The conjugation of verbs in the first-, second-, and third-person forms has no equivalent in the Japanese language. As a result, in Japanese translations of Western texts, it is difficult (and sometimes almost impossible) to grammatically distinguish the nuances of free indirect speech that represents characters’ speech or thoughts. Many young Japanese students who encounter narratology and textual linguistics for the first time are confused by this grammatical feature.

The term “free indirect speech” has a word-for-word translation in Japanese, namely, jiyū kansetsu wahō. This term has been used almost exclusively for the past three decades. Until the early 1980s, however, three equivalents were employed in Japan. First, scholars studying French translated this term as jiyū kansetsu wahō because they followed the French version, discours (or style) indirect libre. Secondly, Germanists in Japan preferred to translate this phrase as taiken wahō, which is surely a translation of the German term erlebte Rede. Third, Anglicists were inclined to translate the phrase as byōshutsu wahō. Byōshutsu is a word created from a forcible Sino-Japanese reading of a native Japanese verb egakidasu, meaning “to paint out, to delineate.” This process results in a pseudo–Sino-Japanese word created in a deplorably awkward way. As a consequence, Anglicists adopted the concept put forth by Otto Jespersen of “represented speech.”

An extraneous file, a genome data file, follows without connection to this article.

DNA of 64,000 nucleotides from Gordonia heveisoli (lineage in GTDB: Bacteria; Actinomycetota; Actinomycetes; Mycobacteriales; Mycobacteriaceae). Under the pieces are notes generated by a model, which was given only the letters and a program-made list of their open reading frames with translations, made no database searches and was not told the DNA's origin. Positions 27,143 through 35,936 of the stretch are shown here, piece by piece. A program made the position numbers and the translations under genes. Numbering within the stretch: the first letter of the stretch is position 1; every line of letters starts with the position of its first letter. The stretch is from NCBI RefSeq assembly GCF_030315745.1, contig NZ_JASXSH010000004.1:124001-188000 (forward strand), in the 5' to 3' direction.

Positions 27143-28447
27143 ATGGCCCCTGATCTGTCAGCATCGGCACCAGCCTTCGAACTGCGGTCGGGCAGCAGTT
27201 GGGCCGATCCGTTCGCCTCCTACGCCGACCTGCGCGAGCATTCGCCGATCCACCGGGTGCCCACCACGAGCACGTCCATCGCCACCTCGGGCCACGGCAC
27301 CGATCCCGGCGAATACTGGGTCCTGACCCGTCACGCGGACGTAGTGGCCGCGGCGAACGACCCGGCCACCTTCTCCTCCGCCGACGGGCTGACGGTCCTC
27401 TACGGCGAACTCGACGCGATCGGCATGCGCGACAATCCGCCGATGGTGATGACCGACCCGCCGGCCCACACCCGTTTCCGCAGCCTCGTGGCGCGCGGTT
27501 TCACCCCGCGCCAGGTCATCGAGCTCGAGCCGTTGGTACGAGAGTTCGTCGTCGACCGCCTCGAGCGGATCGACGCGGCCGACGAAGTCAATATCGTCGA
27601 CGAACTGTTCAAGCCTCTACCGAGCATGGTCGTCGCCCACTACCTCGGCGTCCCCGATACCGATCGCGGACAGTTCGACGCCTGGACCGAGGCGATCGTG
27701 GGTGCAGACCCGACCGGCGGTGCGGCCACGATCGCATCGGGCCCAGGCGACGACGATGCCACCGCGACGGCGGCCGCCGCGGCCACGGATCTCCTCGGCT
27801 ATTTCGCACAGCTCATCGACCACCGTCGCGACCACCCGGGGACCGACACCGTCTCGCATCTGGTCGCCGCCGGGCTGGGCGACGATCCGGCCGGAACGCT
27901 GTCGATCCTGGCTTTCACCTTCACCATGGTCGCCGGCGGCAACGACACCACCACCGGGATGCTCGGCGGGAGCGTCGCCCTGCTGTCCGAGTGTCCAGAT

There is also a fourth translation of “free indirect speech,” namely, chūkan wahō, meaning “intermediate narration.” This term is sometimes used as an equivalent of free indirect speech.[10] In general, however, the term also includes free direct narration (cf. Yasogi 1991: 89–90) by which a character's utterances and thoughts are presented verbatim, with no quotation marks.



jiyū kansetsu wahō





byōshutsu wahō





discours (style)

indirect libre



represented speech

intermediate narration

Table 4. Four Japanese equivalents for the expression “free indirect speech”

* jiyū = free, kansetsu = indirect, wahō = way of discourse

** taiken = experience

*** byōshutsu = to paint out, to delineate